The largest decrease in HIV-1 DNA occurred during the first 24 weeks in both groups: at week 24, the median change from baseline in HIV-1 DNA was − 0.46 (− 0.69 to − 0.22) log10 copies/106 PBMCs in the EIG and − 0.44 (− 0.66 to − 0.20) log10 copies/106 PBMCs in the DIG. At week 48, the median change from baseline in HIV-1 DNA was − 0.48 (− 0.81 to − 0.25) log10 copies/106 PBMCs in the EIG and − 0.48 (− 0.72 to − 0.25) log10 copies/106 PBMCs in the DIG.

After 24 weeks of cART, 97.8% (175/179) of the participants achieved HIV-1 RNA < 400 copies/ml after 48 weeks of ART in the EIG and 93.2% (247/265) of the participants achieved HIV-1 RNA < 400 copies/ml after 48 weeks of ART in the DIG. After 48 weeks of cART, 98.9% (177/179) of the participants achieved HIV-1 RNA < 400 copies/ml in the EIG and 95.1% (252/265) achieved HIV-1 RNA < 400 copies/ml in the DIG (p = 0.033).

Effects of ART initiation time on the HIV-1 DNA at week 48

We examined how the HIV-1 DNA at week 48 was influenced by ART initiation time (EIG vs. DIG), age, sex, the baseline CD4 count, the baseline CD4/CD8 ratio, the baseline HIV-1 RNA and the baseline HIV-1 DNA. Multivariate Mixed-effects modeling showed lower HIV-1 DNA level at week 48 was predicted by earlier ART initiation time (p = 0.025), lower baseline HIV-1 DNA level (p = 0.001), and higher baseline CD4/CD8 ratio (p = 0.001); Table 2.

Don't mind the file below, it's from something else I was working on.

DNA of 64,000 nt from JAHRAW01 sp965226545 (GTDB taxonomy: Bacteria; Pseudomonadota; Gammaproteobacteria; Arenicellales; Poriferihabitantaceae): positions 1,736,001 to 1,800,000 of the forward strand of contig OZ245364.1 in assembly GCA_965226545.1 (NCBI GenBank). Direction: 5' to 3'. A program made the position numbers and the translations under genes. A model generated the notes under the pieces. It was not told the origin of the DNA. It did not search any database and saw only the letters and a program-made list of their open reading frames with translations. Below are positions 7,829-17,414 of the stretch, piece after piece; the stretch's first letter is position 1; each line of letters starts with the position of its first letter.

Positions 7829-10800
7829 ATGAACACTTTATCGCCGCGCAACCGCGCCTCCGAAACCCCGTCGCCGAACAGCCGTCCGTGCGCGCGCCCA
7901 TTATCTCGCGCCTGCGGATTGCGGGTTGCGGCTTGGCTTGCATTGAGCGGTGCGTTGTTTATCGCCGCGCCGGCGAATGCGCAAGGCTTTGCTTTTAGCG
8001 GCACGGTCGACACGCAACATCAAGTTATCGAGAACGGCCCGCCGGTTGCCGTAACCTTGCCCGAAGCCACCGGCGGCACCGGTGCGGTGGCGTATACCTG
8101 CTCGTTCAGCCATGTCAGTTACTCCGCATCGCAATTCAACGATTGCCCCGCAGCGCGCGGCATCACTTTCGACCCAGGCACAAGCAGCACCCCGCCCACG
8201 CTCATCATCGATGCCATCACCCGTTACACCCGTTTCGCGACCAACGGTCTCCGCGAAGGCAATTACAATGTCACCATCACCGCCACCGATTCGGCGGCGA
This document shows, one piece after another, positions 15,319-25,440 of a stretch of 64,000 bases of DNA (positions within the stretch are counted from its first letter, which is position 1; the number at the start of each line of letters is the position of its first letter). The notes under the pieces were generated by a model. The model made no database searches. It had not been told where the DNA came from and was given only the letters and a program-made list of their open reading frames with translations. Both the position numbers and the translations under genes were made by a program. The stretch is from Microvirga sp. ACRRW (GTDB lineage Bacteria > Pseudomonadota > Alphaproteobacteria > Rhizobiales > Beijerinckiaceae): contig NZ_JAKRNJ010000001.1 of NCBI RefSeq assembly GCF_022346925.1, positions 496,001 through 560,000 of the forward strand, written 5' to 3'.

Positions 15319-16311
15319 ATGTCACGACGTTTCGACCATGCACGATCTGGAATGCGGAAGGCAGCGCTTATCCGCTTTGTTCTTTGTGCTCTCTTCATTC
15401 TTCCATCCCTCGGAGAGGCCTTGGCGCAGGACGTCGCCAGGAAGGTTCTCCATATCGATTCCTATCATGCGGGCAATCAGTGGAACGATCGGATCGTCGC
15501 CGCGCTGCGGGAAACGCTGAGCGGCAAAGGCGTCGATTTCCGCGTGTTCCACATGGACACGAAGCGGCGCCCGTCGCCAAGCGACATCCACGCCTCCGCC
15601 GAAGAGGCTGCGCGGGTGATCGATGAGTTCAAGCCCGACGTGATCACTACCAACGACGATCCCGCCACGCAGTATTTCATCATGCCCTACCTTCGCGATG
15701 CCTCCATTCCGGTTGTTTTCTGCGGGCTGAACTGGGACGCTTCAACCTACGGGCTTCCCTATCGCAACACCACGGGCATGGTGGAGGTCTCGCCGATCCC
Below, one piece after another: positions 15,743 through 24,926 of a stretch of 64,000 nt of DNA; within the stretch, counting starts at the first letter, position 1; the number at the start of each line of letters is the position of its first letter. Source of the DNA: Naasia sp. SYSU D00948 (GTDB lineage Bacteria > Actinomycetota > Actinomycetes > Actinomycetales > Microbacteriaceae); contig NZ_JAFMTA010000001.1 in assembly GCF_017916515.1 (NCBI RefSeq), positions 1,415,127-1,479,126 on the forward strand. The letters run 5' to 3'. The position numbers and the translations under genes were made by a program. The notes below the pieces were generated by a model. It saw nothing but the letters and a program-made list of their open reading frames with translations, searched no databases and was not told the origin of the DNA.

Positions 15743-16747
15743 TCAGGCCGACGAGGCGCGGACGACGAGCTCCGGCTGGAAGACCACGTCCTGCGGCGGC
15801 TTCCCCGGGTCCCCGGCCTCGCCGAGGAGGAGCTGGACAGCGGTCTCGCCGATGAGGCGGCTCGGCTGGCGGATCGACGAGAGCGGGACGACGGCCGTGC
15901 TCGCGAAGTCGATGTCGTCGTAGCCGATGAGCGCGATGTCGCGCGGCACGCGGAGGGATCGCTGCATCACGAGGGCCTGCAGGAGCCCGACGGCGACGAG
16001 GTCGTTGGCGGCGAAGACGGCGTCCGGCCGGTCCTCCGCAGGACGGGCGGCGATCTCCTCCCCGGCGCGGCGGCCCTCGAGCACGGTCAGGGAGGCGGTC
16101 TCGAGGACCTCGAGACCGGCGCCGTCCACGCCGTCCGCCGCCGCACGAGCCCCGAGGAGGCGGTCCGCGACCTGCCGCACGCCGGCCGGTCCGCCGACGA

Table 2 Predictors of HIV-1 DNA Level at Week 48

Factors associated with a low HIV-1 DNA level at week 48

Because there is no standard to define a low HIV-1 DNA level, two cut-offs were considered: HIV-1DNA level below the limit of detection (20 copies/106PBMCs) and lower than 100 copies/106 PBMCs, which was used in Slim Fourati et al’ study [8]. After 48 weeks of cART, the percentage of subjects who achieved HIV-1 DNA below the limit of detection was also significantly higher in EIG than DIG (7.3% vs. 3.0%, p = 0.039) and the percentage of subjects who achieved HIV-1 DNA lower than 100 copies/106PBMCs was also significantly higher in EIG than DIG (37.4% vs. 17.7%, p < 0.001).

To assess whether clinical, immunological or virological parameters might be related to obtaining a low HIV-1 DNA level at week 48, univariate and multivariate logistic models were used. We examined how the percentage of participants who achieved a low HIV-1 DNA level at week 48 was influenced by ART initiation timing, age, sex, HBV infection, HCV infection, the baseline CD4 count, the baseline CD4/CD8 ratio, the baseline HIV-1 RNA and the baseline HIV-1 DNA. When considering the cut-off 20 copies/106PBMCs, a low HIV-1DNA level at week 48 was associated with the baseline HIV-1 DNA level (p < 0.001); Table 3. When considering the cut-off lower than 100 copies/106 PBMCs, a low HIV-1DNA at week 48 was associated with early ART initiation (p = 0.003) and the baseline HIV-1 DNA level (p < 0.001); Table 3.

Table 3 Multivariate Logistic Regression Analysis of Factors Associated with A Low HIV-1 DNA Level at Week 48


In this study, we demonstrate that chronically infected adults who start ART at a CD4 count between 350 and 500 cells/mm3 had a lower HIV-1 DNA reservoir size and a higher possibility of achieving a low HIV-1DNA level, compared to those patients who started ART at a CD4 count < 350 cells/mm3. To our knowledge, this is the first multicenter prospective cohort study in China [26] and the prospective cohort study with the largest participant number all over the world [8, 21, 25, 34, 35], to comprehensively assess the effect of different ART initiation time on HIV-1 DNA reservoir size after cART in chronically-infected patients.